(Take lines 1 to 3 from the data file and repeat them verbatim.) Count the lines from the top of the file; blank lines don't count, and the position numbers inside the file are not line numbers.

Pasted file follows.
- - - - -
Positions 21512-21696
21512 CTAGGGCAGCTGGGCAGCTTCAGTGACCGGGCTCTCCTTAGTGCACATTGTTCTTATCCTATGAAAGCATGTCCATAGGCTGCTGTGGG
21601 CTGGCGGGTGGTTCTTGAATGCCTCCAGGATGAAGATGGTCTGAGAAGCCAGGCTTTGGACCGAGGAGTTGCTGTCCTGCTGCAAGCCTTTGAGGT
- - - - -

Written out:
Positions 21512-21696
21512 CTAGGGCAGCTGGGCAGCTTCAGTGACCGGGCTCTCCTTAGTGCACATTGTTCTTATCCTATGAAAGCATGTCCATAGGCTGCTGTGGG
21601 CTGGCGGGTGGTTCTTGAATGCCTCCAGGATGAAGATGGTCTGAGAAGCCAGGCTTTGGACCGAGGAGTTGCTGTCCTGCTGCAAGCCTTTGAGGT